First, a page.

The Domestic Alchemist by Pip Waller
Authored by Pip Waller and released earlier this year by Leaping Hare Press, the Domestic Alchemist seems to have been written for both the learned reader of herbalism, and the beginner.
Since the recipes for vinegars, soaps, deodorants and the variety of different gargles all appear straightforward, once the ingredients have been sourced, being a herbalist is not a prerequisite for successful results when following the recipes. One only needs the time and focus. Meanwhile the Blood Cleansing Formulas, Blood Thinning Mixes, Violet Salves for Tumours are more likely aimed at a practitioners level. The Domestic Alchemist can be praised then for its breadth of recipes.
The Domestic Alchemist is a 256 page, hardback, colour printed, household herbal. It holds 501 recipes split into eight categories including: house and laundry eco products, kitchen pharmacy, food and drink, beauty balms and personal care, and other various oddities. The book begins with a brief essay on the joy that tuning into the plant world can bring to life. It then continues with a list of utensils required to follow the recipes and turn herbs into remedies for day-to-day needs. Closing with a reasonably sized illustrated herb directory.
Pip Waller is herself a qualified medicinal herbalist and belongs the National Institute of Medicinal Herbalists. She is also trained in Plant Spirit Medicine, which is the method of healing that she primarily uses today. The Holistic Anatomy – The Integrative Guide to the Human Body, is a previous publication by Pip Waller. The Domestic Alchemist is being released in the U.S. as: The Herbal Handbook for Home and Health: 501 Recipes for Healthy Living, Green Cleaning, and Natural Beauty, with North Atlantic Books.
For the reader starting out on their exploration into the plant world, they may initially find themselves daunted by the many different names of herbs included in this book. After consultation with the herb directory at the back of the book, however, the reader will most likely find familiar faces in the horse chestnut, angelica, milk thistle, wild lettuce, and the dandelion, as they frequent most green spots, footpaths, and hedge-rows. Recipes like the dandelion coffee and wild green mess make use of these commonly found plants, which can easily be foraged. To say that all the plants in this book are foragable, though, is unrealistic.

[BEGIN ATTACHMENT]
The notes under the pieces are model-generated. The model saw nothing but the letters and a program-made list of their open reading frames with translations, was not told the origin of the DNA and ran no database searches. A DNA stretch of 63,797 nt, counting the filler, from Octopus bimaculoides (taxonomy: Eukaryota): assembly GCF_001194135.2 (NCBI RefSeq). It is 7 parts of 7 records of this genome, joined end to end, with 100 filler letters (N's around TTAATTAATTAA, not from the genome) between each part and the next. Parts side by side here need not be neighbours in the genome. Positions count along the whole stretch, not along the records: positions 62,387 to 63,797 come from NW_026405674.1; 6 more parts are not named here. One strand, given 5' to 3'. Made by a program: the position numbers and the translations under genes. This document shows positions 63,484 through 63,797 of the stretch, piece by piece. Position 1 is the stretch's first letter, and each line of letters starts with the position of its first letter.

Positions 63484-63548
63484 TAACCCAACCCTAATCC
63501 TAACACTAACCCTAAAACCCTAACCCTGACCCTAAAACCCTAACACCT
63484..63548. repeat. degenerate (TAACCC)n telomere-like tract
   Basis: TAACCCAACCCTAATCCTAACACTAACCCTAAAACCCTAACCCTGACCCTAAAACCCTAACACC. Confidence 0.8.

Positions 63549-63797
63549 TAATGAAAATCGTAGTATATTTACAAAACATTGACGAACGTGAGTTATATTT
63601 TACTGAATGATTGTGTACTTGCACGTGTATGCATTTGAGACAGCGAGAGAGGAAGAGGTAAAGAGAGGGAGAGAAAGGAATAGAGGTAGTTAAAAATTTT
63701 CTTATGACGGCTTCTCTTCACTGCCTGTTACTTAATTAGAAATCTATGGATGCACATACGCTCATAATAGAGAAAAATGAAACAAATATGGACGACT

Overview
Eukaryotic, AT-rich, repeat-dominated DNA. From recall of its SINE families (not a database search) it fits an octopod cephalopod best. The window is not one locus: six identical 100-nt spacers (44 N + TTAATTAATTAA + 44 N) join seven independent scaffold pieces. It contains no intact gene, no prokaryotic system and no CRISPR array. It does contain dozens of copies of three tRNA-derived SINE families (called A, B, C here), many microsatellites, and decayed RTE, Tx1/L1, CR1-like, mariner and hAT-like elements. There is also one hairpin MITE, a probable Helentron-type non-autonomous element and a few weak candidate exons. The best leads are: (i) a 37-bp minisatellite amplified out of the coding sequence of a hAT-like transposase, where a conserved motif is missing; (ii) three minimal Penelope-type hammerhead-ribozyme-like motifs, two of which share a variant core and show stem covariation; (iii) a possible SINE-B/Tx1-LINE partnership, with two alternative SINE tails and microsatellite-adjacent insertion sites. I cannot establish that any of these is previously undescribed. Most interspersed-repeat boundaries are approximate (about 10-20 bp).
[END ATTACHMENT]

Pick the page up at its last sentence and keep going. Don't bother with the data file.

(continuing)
It must also be said that the illustrations in the herb directory are not the clearest as they are particularly small so some of the detail has been lost, yet the directory does serve as a useful general guide. Besides, this publication is so very attractive, not to mention heavy, that it really isn’t suited to being traipsed across fields, held in one hand and potentially being dropped while a plant is being identified with the other. It is safe to say the The Domestic Alchemist is a kitchen reference and not a field guide. The real test into whether it fulfils this function can only be the test of time, once the recipes inside are tried.
Leaping Hare Press have done a wonderful job putting this publication together because the pastel colour scheme used throughout, with the illustrations on each page, which appear as etchings, provide a pleasant vintage feel in a kind of way that isn’t too ‘kitsch’ or ‘twee’. When one handles this text it looks and feels like a recipe book from a much earlier period, when it was common practice for the person providing care in the home to make many of the soaps and medicinal tinctures in-house.
The Domestic Alchemist contains recipes that are old, and the principles of making herbal remedies in-house is a practice commonly done many years ago but has since died out with the age of convenience. This is a craft that people have been taking on more and more, however, and with the right amount of application and time this book will aid the reader whose intentions are to fill their home with their own creations.